Avatar of:

Posts: 0

July 8, 2011

In other words, moderation. But then how does one determine the right dosage of antioxidants when one is battling cancer? Is it wise to depend on the RDA indicated on the suppelement facts? I ask because MDs are not likely to "know" because in the first place they don't prescribe (normally) such.

Avatar of:

Posts: 0

July 8, 2011

I believe that maybe ross in cancer cells is a body defense, but if we use antioxidants to avoid DNA damages we could prevent cancer.

Avatar of:

Posts: 0

July 8, 2011

If you have a computer you could help this research group   http://boinc.bakerlab.org/rose...

Avatar of:

Posts: 0

July 8, 2011

well crap! guess i should lay off the blueberries ;)

Avatar of:

Posts: 0

July 8, 2011

check out this research group   research you can do on your computer     http://boinc.bakerlab.org/rose...

Avatar of:

Posts: 0

July 8, 2011

I agree with you.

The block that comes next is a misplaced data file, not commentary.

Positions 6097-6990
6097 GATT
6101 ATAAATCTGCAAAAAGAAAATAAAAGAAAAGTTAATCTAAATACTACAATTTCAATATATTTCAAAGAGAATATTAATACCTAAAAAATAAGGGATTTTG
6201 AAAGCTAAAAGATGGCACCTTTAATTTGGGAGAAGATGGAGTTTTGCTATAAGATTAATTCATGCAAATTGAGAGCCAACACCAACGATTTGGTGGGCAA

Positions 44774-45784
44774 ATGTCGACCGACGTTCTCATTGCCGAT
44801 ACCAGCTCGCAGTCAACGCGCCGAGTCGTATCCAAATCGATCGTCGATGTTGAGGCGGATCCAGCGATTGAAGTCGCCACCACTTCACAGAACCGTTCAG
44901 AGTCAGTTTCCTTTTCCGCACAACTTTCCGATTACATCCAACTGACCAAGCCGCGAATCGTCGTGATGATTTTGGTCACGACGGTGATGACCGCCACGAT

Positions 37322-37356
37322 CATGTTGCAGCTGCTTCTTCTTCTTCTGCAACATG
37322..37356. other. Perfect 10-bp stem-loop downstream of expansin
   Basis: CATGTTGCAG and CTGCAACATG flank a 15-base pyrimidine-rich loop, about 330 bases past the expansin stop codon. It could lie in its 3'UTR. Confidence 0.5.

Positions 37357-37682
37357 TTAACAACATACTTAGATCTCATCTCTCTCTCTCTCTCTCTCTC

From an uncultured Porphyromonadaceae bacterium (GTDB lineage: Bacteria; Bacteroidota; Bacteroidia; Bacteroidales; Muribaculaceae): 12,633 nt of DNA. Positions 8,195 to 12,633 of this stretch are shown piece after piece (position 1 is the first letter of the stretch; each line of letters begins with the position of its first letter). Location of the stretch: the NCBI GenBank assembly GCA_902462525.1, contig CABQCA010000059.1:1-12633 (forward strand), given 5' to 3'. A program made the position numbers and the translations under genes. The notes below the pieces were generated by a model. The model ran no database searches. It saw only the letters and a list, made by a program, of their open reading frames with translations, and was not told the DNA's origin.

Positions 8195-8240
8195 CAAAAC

Avatar of:

Posts: 0

July 8, 2011

In other words, moderation. But then how does one determine the right dosage of antioxidants when one is battling cancer? Is it wise to depend on the RDA indicated on the suppelement facts? I ask because MDs are not likely to "know" because in the first place they don't prescribe (normally) such.

Avatar of:

Posts: 0

July 8, 2011

I believe that maybe ross in cancer cells is a body defense, but if we use antioxidants to avoid DNA damages we could prevent cancer.

Avatar of:

Posts: 0

July 8, 2011

If you have a computer you could help this research group   http://boinc.bakerlab.org/rose...

Avatar of:

Posts: 0

July 8, 2011

well crap! guess i should lay off the blueberries ;)

Avatar of:

Posts: 0

July 8, 2011

check out this research group   research you can do on your computer     http://boinc.bakerlab.org/rose...

Avatar of:

Posts: 0

July 8, 2011

I agree with you.

Avatar of: TruthSeeker

Anonymous

July 8, 2011

In other words, moderation. But then how does one determine the right dosage of antioxidants when one is battling cancer? Is it wise to depend on the RDA indicated on the suppelement facts? I ask because MDs are not likely to "know" because in the first place they don't prescribe (normally) such.

Avatar of: Marielza

Anonymous

July 8, 2011

I believe that maybe ross in cancer cells is a body defense, but if we use antioxidants to avoid DNA damages we could prevent cancer.

Avatar of: help find a cure

Anonymous

July 8, 2011